Comparison of Receptive-Field Remapping around Saccadic Onset between Areas LIP and FEF in Macaques

Topic: 
Comparison of Receptive-Field Remapping around Saccadic Onset between Areas LIP and FEF in Macaques
Date & Time: 
Friday, November 8, 2019 - 12:00 to 13:00
Speaker: 
Mingsha Zhang, Beijing Normal University
Location: 
Room 385, Geography Building, Zhongbei Campus, East China Normal University

Abstract: 

Our perception of the visual space remains stable despite dramatic changes of retinal images across saccades. One possible mechanism underlying this trans-saccadic visual stability is receptive-field (RF) remapping of cortical neurons around the time of saccadic onset. Specifically, some cells in lateral intraparietal (LIP) area, frontal eye fields (FEF), and other brain areas shift or expand their current, pre-saccadic RFs (cRFs) toward their future, post-saccadic RFs (fRFs), even before saccadic onset. This forward remapping have led to the Preview Theory positing that the remapping cells compare retinal images across saccades to judge trans-saccade visual stability. However, other studies show that FEF neurons shift their RFs toward the saccade target (convergent remapping) instead of toward fRFs (forward remapping) and that the convergent remapping may be responsible for attentional modulation at the target. Since different studies used different experimental and analysis protocols, it is unclear whether LIP and FEF cells have both convergent and forward shifts around the time of saccades, and whether the two areas differ in their RF dynamics. To address these questions, we recorded single units from LIP and FEF of three macaques performing a delayed saccade task, and compared RF dynamics between the two areas under matched conditions. We introduced the delay period in order to separate in time the attention/saccade plan from the target onset and the execution of impending saccade. Our preliminary data show that: 1. FEF RFs exhibit two kinds of saccadic remapping, convergent and forward remapping; 2. Convergent remapping is evoked by the presentation of the target for a visually-guided delayed saccade, even in the absence of a CD signal. Because a delayed saccade plan evokes attention in the absence of the actual saccade (Bisley and Goldberg, 2003), we suggest that this remapping resembles the shift of the RFs receptive fields of V4 neurons toward the locus of visual attention (Connor et al. 1997; Tolias et al. 2001); 3. Perisaccadic remapping adds a forward remapping component to the FEF RFs, which shifts remapping towards the forward direction; 4. On average, LIP only exhibits forward remapping (in the presence of CD), and unlike FEF and V4, has no convergent (attentional) remapping.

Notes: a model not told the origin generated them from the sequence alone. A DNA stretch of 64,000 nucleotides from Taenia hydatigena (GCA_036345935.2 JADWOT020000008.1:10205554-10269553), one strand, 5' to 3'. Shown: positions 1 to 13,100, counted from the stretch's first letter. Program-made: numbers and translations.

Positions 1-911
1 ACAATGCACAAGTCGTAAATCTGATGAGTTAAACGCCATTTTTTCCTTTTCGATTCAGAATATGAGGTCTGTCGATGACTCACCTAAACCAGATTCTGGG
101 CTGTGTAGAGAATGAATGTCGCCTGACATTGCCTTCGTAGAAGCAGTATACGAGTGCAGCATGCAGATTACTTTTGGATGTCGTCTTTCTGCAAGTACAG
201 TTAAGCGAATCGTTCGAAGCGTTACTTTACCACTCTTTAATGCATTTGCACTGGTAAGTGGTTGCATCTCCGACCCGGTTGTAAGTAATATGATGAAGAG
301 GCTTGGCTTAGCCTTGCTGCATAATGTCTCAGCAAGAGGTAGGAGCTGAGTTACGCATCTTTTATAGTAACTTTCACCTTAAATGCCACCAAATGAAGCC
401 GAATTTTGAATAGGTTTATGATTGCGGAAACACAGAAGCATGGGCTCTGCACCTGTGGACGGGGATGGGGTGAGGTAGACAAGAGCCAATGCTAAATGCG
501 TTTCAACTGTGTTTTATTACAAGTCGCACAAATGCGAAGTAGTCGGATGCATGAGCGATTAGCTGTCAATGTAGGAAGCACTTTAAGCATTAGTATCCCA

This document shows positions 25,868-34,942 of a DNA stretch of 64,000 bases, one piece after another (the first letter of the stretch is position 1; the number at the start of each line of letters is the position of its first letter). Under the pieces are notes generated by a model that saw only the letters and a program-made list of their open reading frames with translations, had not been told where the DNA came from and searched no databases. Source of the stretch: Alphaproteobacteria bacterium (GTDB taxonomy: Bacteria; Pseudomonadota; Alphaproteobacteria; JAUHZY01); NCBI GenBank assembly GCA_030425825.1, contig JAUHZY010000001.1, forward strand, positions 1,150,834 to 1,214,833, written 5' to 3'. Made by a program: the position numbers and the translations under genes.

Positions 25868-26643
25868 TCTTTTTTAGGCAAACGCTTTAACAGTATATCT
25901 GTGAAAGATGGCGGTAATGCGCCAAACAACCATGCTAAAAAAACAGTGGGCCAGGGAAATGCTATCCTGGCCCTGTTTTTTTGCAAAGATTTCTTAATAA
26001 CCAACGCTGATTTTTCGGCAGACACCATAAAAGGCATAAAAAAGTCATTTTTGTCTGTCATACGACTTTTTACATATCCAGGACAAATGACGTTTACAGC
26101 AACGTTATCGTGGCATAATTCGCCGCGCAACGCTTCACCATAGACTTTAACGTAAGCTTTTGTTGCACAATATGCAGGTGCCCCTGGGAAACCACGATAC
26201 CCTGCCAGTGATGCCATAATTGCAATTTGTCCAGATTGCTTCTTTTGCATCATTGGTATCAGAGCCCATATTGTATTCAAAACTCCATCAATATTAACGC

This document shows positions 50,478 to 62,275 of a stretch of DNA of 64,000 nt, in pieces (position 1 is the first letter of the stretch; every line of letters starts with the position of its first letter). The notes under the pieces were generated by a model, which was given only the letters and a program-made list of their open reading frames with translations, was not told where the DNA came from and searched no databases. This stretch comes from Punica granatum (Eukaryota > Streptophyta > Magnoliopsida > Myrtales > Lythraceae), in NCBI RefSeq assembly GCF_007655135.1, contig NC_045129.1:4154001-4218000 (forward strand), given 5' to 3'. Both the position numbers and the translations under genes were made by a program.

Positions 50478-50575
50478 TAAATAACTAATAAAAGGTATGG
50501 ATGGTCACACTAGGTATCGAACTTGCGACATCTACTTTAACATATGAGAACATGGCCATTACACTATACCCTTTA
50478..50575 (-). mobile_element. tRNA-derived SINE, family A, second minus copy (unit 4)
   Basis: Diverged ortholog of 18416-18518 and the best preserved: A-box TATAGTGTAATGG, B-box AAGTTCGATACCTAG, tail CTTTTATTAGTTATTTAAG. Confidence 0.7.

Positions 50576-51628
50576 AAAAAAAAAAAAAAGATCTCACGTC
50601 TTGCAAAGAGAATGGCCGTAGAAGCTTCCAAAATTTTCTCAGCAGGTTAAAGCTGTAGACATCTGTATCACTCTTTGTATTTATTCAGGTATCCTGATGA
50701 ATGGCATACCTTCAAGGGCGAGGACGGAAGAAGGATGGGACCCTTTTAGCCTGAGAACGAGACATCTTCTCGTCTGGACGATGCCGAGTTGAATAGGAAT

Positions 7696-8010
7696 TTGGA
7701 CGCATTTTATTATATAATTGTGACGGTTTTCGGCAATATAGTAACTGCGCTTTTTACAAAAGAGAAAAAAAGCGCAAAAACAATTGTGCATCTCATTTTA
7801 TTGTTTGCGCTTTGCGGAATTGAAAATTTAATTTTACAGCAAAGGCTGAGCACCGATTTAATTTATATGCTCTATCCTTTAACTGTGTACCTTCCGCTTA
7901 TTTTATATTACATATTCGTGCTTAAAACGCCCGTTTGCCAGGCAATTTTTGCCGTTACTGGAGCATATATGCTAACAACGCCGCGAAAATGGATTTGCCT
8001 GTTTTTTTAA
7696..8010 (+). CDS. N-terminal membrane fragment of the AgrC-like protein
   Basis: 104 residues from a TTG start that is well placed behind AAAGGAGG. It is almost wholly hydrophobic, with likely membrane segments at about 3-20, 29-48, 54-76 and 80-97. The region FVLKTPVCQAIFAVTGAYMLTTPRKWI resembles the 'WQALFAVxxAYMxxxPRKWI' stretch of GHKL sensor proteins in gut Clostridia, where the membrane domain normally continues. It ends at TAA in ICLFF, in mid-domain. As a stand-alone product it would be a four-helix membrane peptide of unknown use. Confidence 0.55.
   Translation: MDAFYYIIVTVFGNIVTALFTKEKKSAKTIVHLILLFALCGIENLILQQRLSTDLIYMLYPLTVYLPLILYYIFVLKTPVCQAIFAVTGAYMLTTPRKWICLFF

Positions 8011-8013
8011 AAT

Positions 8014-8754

Biography: 

Mingsha Zhang is a Professor of State Key Laboratory of Cognitive Neuroscience and Learning, IDG/McGovern Institute for Brain Research, Beijing Normal University. In his lab, they focus on the understanding of neuronal basis of cognitive functions, such as visual spatial perception, spatial attention, working memory and temporal prediction, etc. They employ visual, oculomotor and manual systems of primates as behavior model to assess how cognitive functions affect the visually guided behaviors as well as the process of sensorimotor transformation. In addition to basic research, he has a keen interest to combine my experience of neuroscience and medicine for clinic research. Currently, he is working on making hemi-Parkinson monkey model to study the neural mechanisms of Parkinson disease, also studying the behavioral and neural deficits of PD patients through making collaboration with clinic physicians. They have successfully made hemi-Parkinson model in monkeys by injection of MPTP (specifically damages dopaminergic neurons in substantial nigra) through one side of internal carotid. With the hemi-Parkinson monkeys, they are able to explore the neural mechanisms of motor and non-motor impairments in Parkinson disease, and evaluate the effect of various treatments including deep brain stimulation (DBS).

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Sponsored by the NYU-ECNU Institute of Brain and Cognitive Science at NYU Shanghai